Saturn's moons Janus and Prometheus look close enough to touch in this stunningly detailed view.
From just beneath the ringplane, Cassini stares at Janus (181 kilometers, or 113 miles across) on the near side of the rings and Prometheus (102 kilometers, or 63 miles across) on the far side. The image shows that Prometheus is more elongated than Janus.
The view takes in the Cassini Division (4,800 kilometers, or 2,980 miles wide), from its outer edge to about halfway across its width.
The image was taken in visible light with the Cassini spacecraft narrow-angle camera on April 29, 2006 at a distance of approximately 218,000 kilometers (135,000 miles) from Janus and 379,000 kilometers (236,000 miles) from Prometheus. Image scale is about 1 kilometer (0.6 mile) per pixel on Janus and 2 kilometers (1 mile) per pixel on Prometheus.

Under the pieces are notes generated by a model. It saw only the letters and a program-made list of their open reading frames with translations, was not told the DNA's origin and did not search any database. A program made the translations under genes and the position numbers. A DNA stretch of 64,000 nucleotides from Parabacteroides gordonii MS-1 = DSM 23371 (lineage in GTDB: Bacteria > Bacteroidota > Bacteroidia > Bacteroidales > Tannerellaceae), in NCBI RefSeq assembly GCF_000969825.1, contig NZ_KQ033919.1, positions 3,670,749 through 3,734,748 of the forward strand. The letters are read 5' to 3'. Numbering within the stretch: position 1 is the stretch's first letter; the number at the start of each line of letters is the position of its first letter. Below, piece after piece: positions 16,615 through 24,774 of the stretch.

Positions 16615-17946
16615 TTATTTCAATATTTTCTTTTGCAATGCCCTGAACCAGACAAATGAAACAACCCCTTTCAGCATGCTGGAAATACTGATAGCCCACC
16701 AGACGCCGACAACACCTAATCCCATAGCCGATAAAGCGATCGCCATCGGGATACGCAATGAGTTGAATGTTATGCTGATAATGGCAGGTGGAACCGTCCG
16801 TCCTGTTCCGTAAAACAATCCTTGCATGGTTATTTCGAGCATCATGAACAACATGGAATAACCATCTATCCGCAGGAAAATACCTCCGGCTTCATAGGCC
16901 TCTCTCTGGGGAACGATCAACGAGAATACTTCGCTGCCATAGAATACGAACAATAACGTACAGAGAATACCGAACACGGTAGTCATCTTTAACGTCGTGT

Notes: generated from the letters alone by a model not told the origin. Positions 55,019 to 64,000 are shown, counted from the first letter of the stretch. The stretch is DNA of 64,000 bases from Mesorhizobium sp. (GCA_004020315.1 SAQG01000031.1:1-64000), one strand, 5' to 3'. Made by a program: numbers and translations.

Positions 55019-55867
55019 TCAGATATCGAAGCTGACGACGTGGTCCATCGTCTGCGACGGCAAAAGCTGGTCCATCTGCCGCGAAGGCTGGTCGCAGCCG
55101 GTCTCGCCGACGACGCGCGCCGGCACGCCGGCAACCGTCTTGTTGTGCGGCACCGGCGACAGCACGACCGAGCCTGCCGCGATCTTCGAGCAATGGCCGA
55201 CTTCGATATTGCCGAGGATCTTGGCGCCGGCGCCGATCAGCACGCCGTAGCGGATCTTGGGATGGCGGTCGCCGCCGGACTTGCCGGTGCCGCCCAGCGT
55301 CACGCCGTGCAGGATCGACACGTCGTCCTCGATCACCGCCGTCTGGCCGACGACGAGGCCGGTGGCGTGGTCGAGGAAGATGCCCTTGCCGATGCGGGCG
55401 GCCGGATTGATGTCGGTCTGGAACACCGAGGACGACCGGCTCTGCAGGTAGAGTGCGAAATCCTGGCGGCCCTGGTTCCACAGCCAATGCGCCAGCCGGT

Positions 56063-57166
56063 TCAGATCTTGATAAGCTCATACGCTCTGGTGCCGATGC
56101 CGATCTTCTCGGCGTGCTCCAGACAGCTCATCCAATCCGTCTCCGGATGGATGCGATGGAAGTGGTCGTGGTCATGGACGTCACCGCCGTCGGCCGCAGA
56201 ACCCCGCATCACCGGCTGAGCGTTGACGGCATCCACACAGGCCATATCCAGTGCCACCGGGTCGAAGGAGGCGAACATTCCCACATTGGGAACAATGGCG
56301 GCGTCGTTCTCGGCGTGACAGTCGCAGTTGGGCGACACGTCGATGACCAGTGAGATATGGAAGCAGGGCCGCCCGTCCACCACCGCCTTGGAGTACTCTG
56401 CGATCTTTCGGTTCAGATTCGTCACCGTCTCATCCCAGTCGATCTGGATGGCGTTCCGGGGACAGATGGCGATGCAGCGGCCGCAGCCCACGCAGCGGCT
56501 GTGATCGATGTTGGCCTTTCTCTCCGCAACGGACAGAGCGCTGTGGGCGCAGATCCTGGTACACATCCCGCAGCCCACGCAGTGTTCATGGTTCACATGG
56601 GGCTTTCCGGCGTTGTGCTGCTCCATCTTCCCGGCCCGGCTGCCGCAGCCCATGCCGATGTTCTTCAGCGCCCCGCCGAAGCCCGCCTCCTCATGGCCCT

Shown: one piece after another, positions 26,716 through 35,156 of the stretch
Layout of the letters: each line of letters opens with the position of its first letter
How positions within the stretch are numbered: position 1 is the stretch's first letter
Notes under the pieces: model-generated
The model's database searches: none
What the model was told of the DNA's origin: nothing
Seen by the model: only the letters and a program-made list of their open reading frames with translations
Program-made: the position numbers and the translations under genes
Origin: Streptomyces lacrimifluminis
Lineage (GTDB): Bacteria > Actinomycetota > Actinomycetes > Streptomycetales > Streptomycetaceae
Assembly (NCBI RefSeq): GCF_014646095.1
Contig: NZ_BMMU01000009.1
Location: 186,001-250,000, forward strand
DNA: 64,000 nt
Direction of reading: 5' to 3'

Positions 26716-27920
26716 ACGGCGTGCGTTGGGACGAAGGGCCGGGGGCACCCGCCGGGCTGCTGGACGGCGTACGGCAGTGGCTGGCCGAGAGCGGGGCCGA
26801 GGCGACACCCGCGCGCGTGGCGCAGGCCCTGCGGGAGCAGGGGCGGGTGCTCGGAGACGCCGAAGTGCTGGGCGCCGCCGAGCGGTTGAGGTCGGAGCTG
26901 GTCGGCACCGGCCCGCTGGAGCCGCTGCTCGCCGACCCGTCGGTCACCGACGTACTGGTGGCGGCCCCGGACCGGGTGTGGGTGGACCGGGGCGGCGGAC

The Cassini-Huygens mission is a cooperative project of NASA, the European Space Agency and the Italian Space Agency. The Jet Propulsion Laboratory, a division of the California Institute of Technology in Pasadena, manages the mission for NASA's Science Mission Directorate, Washington, D.C. The Cassini orbiter and its two onboard cameras were designed, developed and assembled at JPL. The imaging operations center is based at the Space Science Institute in Boulder, Colo.
For more information about the Cassini-Huygens mission visit http://saturn.jpl.nasa.gov . The Cassini imaging team homepage is at http://ciclops.org .
Credit: NASA/JPL/Space Science Institute
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